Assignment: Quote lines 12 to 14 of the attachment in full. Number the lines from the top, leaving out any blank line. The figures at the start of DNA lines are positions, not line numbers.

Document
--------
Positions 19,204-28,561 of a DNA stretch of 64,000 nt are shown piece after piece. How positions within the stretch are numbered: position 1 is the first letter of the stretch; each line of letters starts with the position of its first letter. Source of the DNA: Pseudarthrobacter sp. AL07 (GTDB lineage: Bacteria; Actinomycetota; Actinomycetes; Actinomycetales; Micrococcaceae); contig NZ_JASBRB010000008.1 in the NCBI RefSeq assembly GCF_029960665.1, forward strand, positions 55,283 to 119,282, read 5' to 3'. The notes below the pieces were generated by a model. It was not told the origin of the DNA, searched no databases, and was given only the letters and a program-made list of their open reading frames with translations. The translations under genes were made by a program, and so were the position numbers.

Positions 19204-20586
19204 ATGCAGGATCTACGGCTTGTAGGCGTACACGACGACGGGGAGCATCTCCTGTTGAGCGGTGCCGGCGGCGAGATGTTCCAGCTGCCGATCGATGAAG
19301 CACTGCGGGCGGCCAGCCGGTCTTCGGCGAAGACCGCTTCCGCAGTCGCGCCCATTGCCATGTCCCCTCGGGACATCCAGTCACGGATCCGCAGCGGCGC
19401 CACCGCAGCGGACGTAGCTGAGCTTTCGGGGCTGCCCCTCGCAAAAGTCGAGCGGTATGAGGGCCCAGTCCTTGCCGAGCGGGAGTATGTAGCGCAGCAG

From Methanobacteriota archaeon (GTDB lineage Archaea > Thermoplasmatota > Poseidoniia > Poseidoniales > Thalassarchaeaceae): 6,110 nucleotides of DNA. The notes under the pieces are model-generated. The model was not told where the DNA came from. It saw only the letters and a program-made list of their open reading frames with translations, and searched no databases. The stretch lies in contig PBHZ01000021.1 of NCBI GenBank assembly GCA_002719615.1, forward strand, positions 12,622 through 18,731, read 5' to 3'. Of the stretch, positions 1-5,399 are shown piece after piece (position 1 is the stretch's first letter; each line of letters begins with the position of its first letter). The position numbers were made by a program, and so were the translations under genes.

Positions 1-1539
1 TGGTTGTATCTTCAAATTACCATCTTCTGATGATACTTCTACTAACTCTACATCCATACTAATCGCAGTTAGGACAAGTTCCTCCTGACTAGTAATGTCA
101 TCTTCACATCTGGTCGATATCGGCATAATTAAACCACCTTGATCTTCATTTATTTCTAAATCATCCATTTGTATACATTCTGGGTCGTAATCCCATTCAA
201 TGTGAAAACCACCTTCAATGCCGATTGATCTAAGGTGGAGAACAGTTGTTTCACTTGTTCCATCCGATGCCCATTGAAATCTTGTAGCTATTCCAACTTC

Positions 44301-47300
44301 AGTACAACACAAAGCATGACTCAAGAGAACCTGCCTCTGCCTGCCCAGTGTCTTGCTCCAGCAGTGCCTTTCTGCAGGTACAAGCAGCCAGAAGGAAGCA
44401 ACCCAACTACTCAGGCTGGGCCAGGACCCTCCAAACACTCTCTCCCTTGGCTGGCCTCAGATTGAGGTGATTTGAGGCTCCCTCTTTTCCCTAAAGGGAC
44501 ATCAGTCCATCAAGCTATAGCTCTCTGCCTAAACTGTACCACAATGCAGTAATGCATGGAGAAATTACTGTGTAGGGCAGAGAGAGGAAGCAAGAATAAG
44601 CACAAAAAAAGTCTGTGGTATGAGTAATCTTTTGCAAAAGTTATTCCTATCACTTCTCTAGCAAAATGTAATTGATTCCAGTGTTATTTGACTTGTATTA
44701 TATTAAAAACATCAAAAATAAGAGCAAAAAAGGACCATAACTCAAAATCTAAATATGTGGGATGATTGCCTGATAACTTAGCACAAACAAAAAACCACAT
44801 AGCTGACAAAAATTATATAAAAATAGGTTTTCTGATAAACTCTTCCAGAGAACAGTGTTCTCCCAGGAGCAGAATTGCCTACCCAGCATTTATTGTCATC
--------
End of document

44301 AGTACAACACAAAGCATGACTCAAGAGAACCTGCCTCTGCCTGCCCAGTGTCTTGCTCCAGCAGTGCCTTTCTGCAGGTACAAGCAGCCAGAAGGAAGCA
44401 ACCCAACTACTCAGGCTGGGCCAGGACCCTCCAAACACTCTCTCCCTTGGCTGGCCTCAGATTGAGGTGATTTGAGGCTCCCTCTTTTCCCTAAAGGGAC
44501 ATCAGTCCATCAAGCTATAGCTCTCTGCCTAAACTGTACCACAATGCAGTAATGCATGGAGAAATTACTGTGTAGGGCAGAGAGAGGAAGCAAGAATAAG